I’m not complaining by any means. This holiday season has been a breath of fresh air into an otherwise stifled existence for the past few years.
I’ve enjoyed myself immensely, and have been doing exactly the things I’ve wanted. I’ve travelled indulgently and have been doing a fair share of writing. I’ve read disappointingly little, run even less due to my injury and have eaten as much as I could, everything that I could all at once. I don’t think I’ve ever eaten so freely and irresponsibly since I was 15.
The thing is, all this sort of has its limits. I can feel myself enjoying this on one hand, but on the other I feel myself wasting away. Not just physically, by any means. Physically I believe I’m rather fit, or at least reasonably fit. I swim a few times a week and do some weird Tabata routine (it only takes 12 minutes of your day) to keep myself alive. Physically, I think I’ve got it covered.
On a more psychological (and perhaps emotional) level this holiday season may have taken its toll. It is not the same for everyone. After army I’ve had a few friends that had already started their studies. Some are even juggling a few jobs on the side and taking a significant interest in the forwarding of their lives. Whether or not what they do is effective is not the point. The point is, that they try. They try with such ferocity that it makes me embarrassed to admit my holiday routine. At the same time, I admire them.
It really makes me reevaluate, at this point, what I’m really doing with my life. I don’t know, it’s the holidays and all and you’re supposed to waste every dying day but I just can’t help but feel that there should be more to this. All the late nights, desperate drinking, the lack of a pattern, losing my wallet, having to replace its contents, delaying the trip to the doctors to check out my leg, losing my $195 speaker overseas, delaying my university application status and leaving a Murakami book behind at a bar. All these things don’t happen at once for no reason. It all points to a certain sloppiness and complacency that arises at a certain point in our lives, slowly accumulated like dust on a vacant tabletop. This tabletop is perhaps something like my life. I have nothing to offer it, nothing to keep it functional and occupied. It lies there, untouched, unmarred, but so, so dusty and unpleasant to the touch.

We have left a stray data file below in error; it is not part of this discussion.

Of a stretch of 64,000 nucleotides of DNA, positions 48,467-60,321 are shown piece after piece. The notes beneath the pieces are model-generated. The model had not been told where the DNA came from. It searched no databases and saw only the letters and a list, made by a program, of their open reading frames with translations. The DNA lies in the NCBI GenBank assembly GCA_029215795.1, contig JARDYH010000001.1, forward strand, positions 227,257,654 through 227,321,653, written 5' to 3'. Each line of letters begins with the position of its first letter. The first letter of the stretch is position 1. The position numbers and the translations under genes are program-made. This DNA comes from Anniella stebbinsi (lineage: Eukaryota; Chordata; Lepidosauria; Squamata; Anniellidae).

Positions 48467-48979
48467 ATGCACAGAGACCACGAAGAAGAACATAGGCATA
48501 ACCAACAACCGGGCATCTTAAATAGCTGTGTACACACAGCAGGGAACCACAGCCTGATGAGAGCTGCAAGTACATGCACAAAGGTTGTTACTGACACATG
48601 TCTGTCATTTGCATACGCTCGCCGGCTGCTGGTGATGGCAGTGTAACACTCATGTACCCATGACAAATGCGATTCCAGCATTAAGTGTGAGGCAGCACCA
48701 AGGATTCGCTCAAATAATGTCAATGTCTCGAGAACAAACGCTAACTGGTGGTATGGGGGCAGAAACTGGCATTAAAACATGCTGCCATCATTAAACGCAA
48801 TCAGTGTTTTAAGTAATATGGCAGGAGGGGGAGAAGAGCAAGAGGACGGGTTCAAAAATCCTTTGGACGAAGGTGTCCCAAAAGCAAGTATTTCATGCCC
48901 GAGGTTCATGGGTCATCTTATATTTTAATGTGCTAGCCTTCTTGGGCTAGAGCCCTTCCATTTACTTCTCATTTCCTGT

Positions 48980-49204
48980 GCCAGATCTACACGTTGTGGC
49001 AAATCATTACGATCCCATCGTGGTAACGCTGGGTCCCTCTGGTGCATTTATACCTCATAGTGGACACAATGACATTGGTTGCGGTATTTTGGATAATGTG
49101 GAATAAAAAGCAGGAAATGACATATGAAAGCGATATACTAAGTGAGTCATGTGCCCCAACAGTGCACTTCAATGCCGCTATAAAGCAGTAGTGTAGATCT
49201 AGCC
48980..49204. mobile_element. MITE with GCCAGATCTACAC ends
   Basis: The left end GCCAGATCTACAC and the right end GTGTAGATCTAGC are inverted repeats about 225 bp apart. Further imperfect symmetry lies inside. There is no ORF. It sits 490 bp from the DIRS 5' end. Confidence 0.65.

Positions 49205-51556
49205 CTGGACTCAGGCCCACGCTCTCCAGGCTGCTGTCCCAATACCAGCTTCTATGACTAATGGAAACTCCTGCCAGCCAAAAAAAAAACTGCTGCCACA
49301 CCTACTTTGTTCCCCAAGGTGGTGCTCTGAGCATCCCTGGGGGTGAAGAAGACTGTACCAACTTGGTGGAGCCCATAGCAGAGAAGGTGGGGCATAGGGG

So, though it’s a little late, I’m going to have to make some decisions in my life to straighten everything out, to lift up the heavy mattress and tuck in the loose ends of the bedsheets. These decisions don’t necessarily have to be big decisions, like the choice of career or the choosing of companions. The small decisions often invariably lead you to the big ones. Little choices like walking slower, drinking more water, learning how to say ‘no’ nicely, cutting down on the alcohol, eating less red meat, topping up on the vegetables, bringing a book with me everywhere I go, turning off my phone. These little changes will lead to greater ones, I’m certain of it. I just need the courage to start, and in a few weeks time I sincerely hope to be the image of myself I had been so desperately chasing all this while.